Carried out by a huge skilled workforce in the town of Bagh in Madhya Pradesh, Bagh printing is an art wholly done manually, involving several meticulous processes of repeated washing, dyeing, and printing.
Deriving its name from a far-flung village Bagh in Dhar, Madhya Pradesh, Bagh prints are one of the most perennial crafts of our country.
The early traces of Bagh Print were found by the Ajrak Printers on their expedition from Sindh to Manawar, where they discovered the river ‘Baghini, streaming through the lands of Manavar that was rich in copper content. This copper content was an unidentified reserve that could be massively used for achieving superior colour quality for naturally dying fabric. Hence originally the Bagh Print was either red or black in colour.
The printers laid the foundation of Bagh in 1962 and since then the journey has magnificently evolved. A craft that was started as an experiment, today holds great importance in the fashion realm.
Bagh printing is attained by wooden blocks that are carved into motifs that represent flora such as Jasmine, Mango, Mushroom and other crafts as well. Some prints are also inspired by ‘Jaali’ (net) work inspired from the embellishments in Taj Mahal and other Indian forts. Some designs are also drawn from the landscapes and geometrical figures. The motifs used evoke various emotions in the serenity of the prints and that is the best element of Bagh prints. These are the local names of some of the motifs used in Bagh Printings- Nandana-Mango, Tendu–a specific plant, Mung ki Phali– Bean, Leheria, Jowaria, Phool, Boota, etc.
The process of Bagh printing and fabric treatment is a multi-layered process that includes various steps like colour treatment, fabric soaking, boiling, drying, washing and printing. And these steps are repeated depending on the number of colours to be used on the fabric.
The process starts off with soaking the fabric in raw salt, hot water and goat dung. The slight yellow colour is derived in this stage. After this, the fabric is washed, spread out, and dried in the open. The typical Bagh red colour is extracted by soaking and boiling tamarind seeds and alum (Phitkari) in a huge copper vessel. The immediate colour obtained is rich fuchsia pink. Like these various other methods can also be adopted for getting different shades and colours.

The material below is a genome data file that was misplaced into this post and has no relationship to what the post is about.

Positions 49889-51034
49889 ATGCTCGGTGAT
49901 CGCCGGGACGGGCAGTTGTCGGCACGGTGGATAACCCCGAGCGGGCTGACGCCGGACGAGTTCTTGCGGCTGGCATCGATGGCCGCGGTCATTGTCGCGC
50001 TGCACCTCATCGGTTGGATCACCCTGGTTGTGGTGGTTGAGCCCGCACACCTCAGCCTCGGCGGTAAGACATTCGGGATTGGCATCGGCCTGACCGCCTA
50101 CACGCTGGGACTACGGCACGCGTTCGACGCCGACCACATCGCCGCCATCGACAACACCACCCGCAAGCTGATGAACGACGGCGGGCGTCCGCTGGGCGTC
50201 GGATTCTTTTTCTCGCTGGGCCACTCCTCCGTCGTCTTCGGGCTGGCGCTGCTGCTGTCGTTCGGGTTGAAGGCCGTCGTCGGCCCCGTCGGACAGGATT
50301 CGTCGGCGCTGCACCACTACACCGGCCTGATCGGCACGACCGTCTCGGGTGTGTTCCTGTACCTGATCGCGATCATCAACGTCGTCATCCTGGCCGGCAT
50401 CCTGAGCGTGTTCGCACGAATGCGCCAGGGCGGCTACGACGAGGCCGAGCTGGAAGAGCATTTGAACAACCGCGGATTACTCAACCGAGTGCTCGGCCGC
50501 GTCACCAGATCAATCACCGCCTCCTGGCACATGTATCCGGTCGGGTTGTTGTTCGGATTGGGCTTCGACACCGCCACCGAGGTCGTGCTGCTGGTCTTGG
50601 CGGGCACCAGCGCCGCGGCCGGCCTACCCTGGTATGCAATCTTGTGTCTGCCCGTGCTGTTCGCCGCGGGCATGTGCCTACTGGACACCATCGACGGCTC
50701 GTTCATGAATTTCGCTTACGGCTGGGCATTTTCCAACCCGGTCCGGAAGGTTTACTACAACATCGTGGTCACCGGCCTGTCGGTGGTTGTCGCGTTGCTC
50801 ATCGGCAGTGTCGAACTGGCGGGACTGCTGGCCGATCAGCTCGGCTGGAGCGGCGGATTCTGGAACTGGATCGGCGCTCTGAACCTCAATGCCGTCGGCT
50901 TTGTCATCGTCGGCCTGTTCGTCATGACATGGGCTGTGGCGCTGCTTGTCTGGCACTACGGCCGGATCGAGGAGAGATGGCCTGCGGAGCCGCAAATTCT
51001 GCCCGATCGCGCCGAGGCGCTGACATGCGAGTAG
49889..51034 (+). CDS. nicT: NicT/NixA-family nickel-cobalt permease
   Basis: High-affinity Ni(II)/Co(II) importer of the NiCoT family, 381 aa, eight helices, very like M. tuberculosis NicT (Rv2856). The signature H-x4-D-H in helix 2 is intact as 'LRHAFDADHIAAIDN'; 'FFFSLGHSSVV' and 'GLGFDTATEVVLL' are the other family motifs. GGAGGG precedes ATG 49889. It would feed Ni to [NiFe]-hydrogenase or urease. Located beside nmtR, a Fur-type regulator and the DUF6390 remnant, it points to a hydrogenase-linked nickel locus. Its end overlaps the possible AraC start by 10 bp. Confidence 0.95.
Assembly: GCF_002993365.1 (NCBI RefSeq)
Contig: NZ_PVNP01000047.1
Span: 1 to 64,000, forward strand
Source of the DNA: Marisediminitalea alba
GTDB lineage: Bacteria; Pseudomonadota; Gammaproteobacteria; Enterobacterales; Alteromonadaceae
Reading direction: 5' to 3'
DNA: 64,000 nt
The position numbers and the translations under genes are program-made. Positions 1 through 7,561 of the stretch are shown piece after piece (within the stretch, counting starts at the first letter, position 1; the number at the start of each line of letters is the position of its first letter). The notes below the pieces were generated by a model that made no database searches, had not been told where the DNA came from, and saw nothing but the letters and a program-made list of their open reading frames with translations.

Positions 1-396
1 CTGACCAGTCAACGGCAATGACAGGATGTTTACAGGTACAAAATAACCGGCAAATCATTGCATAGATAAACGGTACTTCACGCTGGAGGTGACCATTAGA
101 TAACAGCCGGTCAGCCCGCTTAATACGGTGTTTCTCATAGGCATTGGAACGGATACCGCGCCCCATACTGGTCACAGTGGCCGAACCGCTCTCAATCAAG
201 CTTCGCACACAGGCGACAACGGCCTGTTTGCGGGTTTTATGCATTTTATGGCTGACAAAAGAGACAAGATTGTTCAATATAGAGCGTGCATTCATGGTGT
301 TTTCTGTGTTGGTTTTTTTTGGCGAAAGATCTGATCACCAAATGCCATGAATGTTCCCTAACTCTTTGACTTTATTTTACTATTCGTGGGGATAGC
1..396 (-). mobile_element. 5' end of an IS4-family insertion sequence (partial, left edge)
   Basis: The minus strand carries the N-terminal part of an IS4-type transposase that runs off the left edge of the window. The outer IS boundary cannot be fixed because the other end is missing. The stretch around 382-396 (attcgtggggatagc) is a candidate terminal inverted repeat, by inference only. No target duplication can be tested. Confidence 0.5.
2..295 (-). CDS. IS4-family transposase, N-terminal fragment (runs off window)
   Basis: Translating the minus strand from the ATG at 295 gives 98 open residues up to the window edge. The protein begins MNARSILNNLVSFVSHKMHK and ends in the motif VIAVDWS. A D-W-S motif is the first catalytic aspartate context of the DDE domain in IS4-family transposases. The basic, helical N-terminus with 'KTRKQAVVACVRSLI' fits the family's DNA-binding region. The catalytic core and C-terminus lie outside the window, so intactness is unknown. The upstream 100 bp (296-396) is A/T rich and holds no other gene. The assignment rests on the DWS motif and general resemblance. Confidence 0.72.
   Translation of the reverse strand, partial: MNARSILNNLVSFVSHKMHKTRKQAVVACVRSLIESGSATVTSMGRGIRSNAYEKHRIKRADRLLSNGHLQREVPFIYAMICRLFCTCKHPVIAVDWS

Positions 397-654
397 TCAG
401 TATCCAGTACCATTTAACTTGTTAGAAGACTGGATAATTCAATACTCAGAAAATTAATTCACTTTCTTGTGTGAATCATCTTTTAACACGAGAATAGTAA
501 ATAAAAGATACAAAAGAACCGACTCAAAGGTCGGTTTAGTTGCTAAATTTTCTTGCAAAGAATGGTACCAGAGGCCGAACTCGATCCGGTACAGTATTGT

Once the fabric is washed thoroughly for removing the impurities from the preliminary treatment, then the meticulous and symmetric process of printing the fabric begins. The blocks used by artists for printing are obtained majorly from Pethapur in Gujarat, thus underscoring the relevance of regional trade that forms the basis of livelihoods to this native industry.
There is a high demand for Bagh print fabrics in urban markets and among tourists. Thus, advancement of indigenous skills and talents of artists is therefore important. The district and government administrations have extended support to groups native to Bagh under various schemes such as Swarnajayanti Grameen Swarozgar Yojana (SGSY).
Also, an initiative is taken by the Ministry of MSME for Regeneration of Traditional Industries. The scheme aims at organizing the traditional industries and artisans into clusters so that they can be provided with adequate support which will eventually help them in achieving sustainability for a longer period. And for being sustainable they are taught to be more competitive. Technical and Development programmes are organised for professional grooming of the artisans. The training is not just for the production phase, rather clusters get training for enhancing the marketability of products also.